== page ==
In the 1980s, black bears (Ursus americanus) began expanding into historic habitats in northwestern Nevada, USA. Over a period of >30 years, black bears recolonized areas where human populations have also increased. Our research represents one of, if not the longest-running and earliest comparative studies of a black bear population at wildland–urban interface and wildland areas in North America. As the population increased, we observed: 1) increasing human–bear conflicts in areas where several generations of people had lived in almost total absence of bears (70–80+ years); 2) changes in attitudes by the public toward bears and in the social realm regarding garbage management; and 3) changes in the demographics, behavior, and ecology of this bear population, due to an increasing human footprint on the landscape. Herein, we discuss a few of the lessons learned from this long-term study and the value of a collaborative approach between a state agency, a university, and an international conservation organization. Our collaborative approach allowed us to better understand the ecological, demographic, and behavioral changes in a large, recolonizing carnivore that is a functional omnivore, often residing at the wildland-urban interface, and to use these data to impact conservation and management. Throughout the study, our data were used extensively by various media, emphasizing public education about human–bear conflicts. This media platform proved important because of the impact it had on wildlife conservation. For example, partly in response to media coverage of our data-based education efforts, 3 Nevada counties enacted garbage management ordinances, and the Nevada legislature passed a state law prohibiting the feeding of large game mammals. Further, several million dollars in bear-resistant garbage containers are now used in the region by the public and government entities. The end result of these conservation measures has been a recolonization of the Great Basin Desert by bears from the Lake Tahoe Basin and Sierra-Nevada Range into portions of Nevada where bears have been absent for >80 years.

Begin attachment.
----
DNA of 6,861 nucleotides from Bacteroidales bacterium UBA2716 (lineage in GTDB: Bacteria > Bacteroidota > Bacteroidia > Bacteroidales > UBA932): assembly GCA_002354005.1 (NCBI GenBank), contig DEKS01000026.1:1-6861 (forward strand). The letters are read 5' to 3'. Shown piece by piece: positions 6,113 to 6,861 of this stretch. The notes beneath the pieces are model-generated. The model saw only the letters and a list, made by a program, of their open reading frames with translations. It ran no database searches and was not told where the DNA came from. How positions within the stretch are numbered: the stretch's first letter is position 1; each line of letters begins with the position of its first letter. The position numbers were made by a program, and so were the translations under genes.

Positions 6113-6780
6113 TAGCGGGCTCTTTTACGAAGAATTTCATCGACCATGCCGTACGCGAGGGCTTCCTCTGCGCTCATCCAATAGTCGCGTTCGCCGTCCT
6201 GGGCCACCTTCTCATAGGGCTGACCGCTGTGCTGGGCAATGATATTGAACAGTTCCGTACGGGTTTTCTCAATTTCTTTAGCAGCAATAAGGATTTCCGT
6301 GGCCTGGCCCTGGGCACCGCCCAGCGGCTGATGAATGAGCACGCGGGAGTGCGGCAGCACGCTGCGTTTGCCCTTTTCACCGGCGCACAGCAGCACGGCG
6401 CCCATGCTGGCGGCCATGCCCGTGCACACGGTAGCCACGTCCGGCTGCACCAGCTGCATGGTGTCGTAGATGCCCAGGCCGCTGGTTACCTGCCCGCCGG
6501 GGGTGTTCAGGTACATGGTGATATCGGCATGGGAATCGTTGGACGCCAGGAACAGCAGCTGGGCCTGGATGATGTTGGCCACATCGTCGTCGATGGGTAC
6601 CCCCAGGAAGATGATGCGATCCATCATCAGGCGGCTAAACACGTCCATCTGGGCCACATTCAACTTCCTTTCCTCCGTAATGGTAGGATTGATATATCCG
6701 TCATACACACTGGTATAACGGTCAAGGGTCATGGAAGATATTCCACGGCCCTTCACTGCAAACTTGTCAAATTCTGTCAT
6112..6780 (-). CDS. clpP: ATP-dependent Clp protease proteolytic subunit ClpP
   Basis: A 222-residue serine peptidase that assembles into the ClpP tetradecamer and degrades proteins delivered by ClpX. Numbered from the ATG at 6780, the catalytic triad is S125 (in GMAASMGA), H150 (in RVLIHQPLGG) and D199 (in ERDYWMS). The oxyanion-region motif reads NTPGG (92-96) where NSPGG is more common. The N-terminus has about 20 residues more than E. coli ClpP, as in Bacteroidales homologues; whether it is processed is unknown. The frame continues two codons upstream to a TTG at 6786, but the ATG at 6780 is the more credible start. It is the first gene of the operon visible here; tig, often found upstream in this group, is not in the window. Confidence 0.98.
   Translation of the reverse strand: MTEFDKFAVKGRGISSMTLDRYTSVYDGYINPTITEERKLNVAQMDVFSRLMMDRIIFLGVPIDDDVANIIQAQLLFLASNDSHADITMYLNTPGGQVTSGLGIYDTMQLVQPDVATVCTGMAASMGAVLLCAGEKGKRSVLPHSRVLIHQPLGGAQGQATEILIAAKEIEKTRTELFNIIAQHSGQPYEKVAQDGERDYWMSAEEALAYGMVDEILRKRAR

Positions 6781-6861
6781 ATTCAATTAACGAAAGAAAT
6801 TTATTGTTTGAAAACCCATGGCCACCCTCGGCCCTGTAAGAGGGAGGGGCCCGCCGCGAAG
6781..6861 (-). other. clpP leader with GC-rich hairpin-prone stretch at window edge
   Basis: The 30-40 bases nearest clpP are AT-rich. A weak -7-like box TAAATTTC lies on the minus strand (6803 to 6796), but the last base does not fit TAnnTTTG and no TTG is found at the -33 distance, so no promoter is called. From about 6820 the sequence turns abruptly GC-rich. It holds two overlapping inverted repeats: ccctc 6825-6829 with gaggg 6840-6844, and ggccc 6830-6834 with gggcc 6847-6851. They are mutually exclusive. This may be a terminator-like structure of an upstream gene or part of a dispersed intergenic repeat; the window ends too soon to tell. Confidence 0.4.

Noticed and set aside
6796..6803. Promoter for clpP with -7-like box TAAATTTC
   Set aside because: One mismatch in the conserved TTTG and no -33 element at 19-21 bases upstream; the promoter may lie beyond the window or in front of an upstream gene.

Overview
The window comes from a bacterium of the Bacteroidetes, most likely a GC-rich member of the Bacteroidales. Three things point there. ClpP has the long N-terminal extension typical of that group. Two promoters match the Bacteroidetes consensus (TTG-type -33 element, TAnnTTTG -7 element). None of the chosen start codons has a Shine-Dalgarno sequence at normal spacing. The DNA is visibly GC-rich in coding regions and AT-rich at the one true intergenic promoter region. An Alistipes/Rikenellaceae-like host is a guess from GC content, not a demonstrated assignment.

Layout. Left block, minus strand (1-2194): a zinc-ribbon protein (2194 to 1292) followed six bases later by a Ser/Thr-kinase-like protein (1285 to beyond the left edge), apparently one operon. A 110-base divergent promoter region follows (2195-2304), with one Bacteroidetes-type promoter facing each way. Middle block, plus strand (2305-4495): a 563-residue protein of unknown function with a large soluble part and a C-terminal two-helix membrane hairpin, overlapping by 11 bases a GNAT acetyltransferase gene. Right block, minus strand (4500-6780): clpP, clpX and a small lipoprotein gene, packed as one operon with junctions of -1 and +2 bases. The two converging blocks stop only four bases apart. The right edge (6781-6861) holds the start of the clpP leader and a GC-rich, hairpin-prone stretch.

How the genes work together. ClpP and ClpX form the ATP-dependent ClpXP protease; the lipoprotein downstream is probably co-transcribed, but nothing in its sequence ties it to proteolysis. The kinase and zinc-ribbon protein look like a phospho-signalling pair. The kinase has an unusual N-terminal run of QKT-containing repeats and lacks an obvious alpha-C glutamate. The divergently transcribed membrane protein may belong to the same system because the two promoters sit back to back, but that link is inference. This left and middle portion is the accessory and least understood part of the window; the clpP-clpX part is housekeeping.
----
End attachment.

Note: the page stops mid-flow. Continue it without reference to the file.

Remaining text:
Beckmann, Jon P. and Lackey, Carl W.
"Lessons Learned From a 20-Year Collaborative Study on American Black Bears,"
Human–Wildlife Interactions: Vol. 12
, Article 9.
Available at: https://digitalcommons.usu.edu/hwi/vol12/iss3/9